Once, no one moved away. In 1962, a Louis Harris survey found that “people who get into Parkchester tend to stay there until the undertaker comes.” In 1965, Anna Batterson, a Parkchester resident, wrote on the occasion of Parkchester’s first quarter-century, “I [hope] to live here until I finish my time here on earth. … It seems so safe here.” Then everyone left — though Gurock never quite says why. The Winklers moved away, and the Horowitzes’ son, Bernie, who married and was raising a family in Parkchester, moved away, too, because “there were simply few other Jewish children around with whom [our] children could play and few Jewish adults with whom to socialize.” There are dozens of honorable reasons why people move away from any neighborhood, but why Horowitz’s peers all moved away is never explained.
Unlike earlier eras, when Gurock explores the roots and the resolutions of other ethnic tensions in the 1970s and ’80s, with the racial and ethnic makeup of Parkchester undergoing wholesale changes, his storytelling becomes coy. He tells us there were muggings, but never mentions a mugger’s race or ethnicity — although the book is subtitled “A Bronx Tale of Race and Ethnicity.” Vandalism became common. Gurock writes that crime “seeped into the area,” but blame was “not laid on its newest residents.” Jews, moving out by the hundreds, blamed no one? Gurock, whose family left in 1974, blames “invaders” from other neighborhoods: “Yes, there was crime in Parkchester, but criminals did not come from Parkchester but from the surrounding area,” he said. “Criminals, I’ll say, ‘invaded’ Parkchester. That caused people who were older to become frightened. People were knocking down old people and stealing their money, things of that sort. … They weren’t going after the Jews, they were going after the elderly.” And then, there were no Jews but the elderly. By 2007, the average Jewish age was 78.
Gurock doesn’t offer statistics to indicate whether the fear of crime was illusion or fact, but according to the Bronx Historical Society, assaults in the Bronx jumped from 998 (1960) to 4,256 (1969); burglaries, from 1,765 (1960) to 29,276 (1969).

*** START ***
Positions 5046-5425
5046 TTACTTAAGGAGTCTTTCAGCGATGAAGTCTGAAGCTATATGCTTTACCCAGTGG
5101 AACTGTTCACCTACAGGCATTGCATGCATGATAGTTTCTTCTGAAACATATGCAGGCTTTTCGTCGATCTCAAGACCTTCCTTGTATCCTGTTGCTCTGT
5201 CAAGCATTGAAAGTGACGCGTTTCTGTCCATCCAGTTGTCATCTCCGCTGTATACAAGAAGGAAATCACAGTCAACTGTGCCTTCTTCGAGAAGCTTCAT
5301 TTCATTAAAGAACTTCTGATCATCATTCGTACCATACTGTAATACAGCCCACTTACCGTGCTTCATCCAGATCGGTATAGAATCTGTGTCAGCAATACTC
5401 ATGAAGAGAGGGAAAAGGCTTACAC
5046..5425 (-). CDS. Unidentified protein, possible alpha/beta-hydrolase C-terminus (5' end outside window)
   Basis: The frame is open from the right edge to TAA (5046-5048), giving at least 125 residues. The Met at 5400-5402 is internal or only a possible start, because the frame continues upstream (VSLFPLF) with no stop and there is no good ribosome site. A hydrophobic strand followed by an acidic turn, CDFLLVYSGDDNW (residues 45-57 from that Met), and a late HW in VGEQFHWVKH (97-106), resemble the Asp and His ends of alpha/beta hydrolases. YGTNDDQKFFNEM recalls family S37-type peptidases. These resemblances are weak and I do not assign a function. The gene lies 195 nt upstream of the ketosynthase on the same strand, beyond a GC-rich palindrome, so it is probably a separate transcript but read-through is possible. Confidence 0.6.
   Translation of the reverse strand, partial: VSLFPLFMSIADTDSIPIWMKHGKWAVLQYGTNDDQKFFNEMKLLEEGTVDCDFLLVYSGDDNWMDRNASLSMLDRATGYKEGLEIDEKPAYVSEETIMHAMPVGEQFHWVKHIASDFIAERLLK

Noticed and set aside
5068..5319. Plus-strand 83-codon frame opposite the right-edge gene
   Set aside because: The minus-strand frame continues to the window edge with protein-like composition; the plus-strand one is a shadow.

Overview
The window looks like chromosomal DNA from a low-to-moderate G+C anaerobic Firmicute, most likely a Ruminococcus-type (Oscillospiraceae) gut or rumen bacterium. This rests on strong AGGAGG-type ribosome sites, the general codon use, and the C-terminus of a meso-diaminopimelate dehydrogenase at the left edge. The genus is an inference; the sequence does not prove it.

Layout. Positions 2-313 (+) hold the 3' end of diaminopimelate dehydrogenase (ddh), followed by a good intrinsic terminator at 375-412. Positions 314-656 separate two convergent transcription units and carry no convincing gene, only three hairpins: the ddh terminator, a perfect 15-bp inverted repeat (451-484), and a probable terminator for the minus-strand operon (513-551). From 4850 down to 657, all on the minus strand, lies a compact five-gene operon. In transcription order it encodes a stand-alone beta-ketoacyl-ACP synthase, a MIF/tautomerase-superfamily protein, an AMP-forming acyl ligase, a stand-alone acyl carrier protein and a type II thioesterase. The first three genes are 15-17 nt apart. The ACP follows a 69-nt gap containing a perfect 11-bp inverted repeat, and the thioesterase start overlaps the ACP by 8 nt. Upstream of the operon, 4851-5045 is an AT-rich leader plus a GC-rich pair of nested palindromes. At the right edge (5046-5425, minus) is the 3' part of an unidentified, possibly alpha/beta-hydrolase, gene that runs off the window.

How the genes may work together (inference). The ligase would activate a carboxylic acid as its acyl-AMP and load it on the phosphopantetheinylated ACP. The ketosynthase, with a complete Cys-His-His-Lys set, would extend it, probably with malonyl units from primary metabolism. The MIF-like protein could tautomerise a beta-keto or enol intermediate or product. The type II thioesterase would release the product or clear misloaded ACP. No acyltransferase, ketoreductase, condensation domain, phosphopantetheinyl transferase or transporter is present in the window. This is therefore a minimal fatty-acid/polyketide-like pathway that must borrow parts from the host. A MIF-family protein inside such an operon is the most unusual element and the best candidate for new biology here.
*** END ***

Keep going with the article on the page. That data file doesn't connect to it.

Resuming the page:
“I don’t accept that whites were driven out of Parkchester,” Gurock told me. “Driven out of the Grand Concourse, yes, but not driven out of Parkchester.”
Gurock finds hope in Sheikh Moussa Drammeh, leader of a Parkchester mosque that in 2011 offered prayer space to Jews who lost their shul. Drammeh’s kindness, writes Gurock, came at a time when “Muslims were routinely characterized as hostile to American values, let alone to Judaism.”
Were Muslims hostile? When I spoke to Sheikh Drammeh in 2012, he told me that his own Muslim congregants were indeed hostile to his neighborly courtesies to Jews: “90 percent of the people that used to come [to the mosque] left when the Jewish people came,” said Drammeh, and 22 children were pulled out of Drammeh’s school. He said he moved the Jews from a first-floor prayer room with a window to an upstairs windowless room, because Muslims told Drammeh that they didn’t like seeing Jews through the window, believing that such a sharing of space to be “anti-Islam.”
Gurock delights in meeting a helpful Parkchester teenager, Tamzidul Islam, who graduated from Bronx High School of Science and shovels snow outside his mosque, just as Gurock graduated Ramaz and shoveled snow outside the Young Israel. The teen’s “friendly demeanor and behavior,” writes Gurock, “reassured me that Parkchester continues to house ‘the right kind of people,’” as Met Life characterized yesterday’s tenants.
Statistics disagree. Compared to similar areas, Parkchester has more than its share of dangerous people, according to official city figures. In Community District 9 (Parkchester and adjacent Soundview), in 2018 there were 100 assaults that led to hospitalization (per 100,000 people) and 603 incarcerations, compared to 53 such assaults and 243 incarcerations in Community District 10 — the Co-Op City area — another private low-income development where there is still a Young Israel. In Woodside-Sunnyside in Queens, with a poverty rate only 6 percentage points lower than Parkchester, there were only 19 hospitalized assaults (per 100,000) with 163 incarcerations.
Parkchester has changed, writes Gurock, “but in some crucial respects it has remained the same special place.”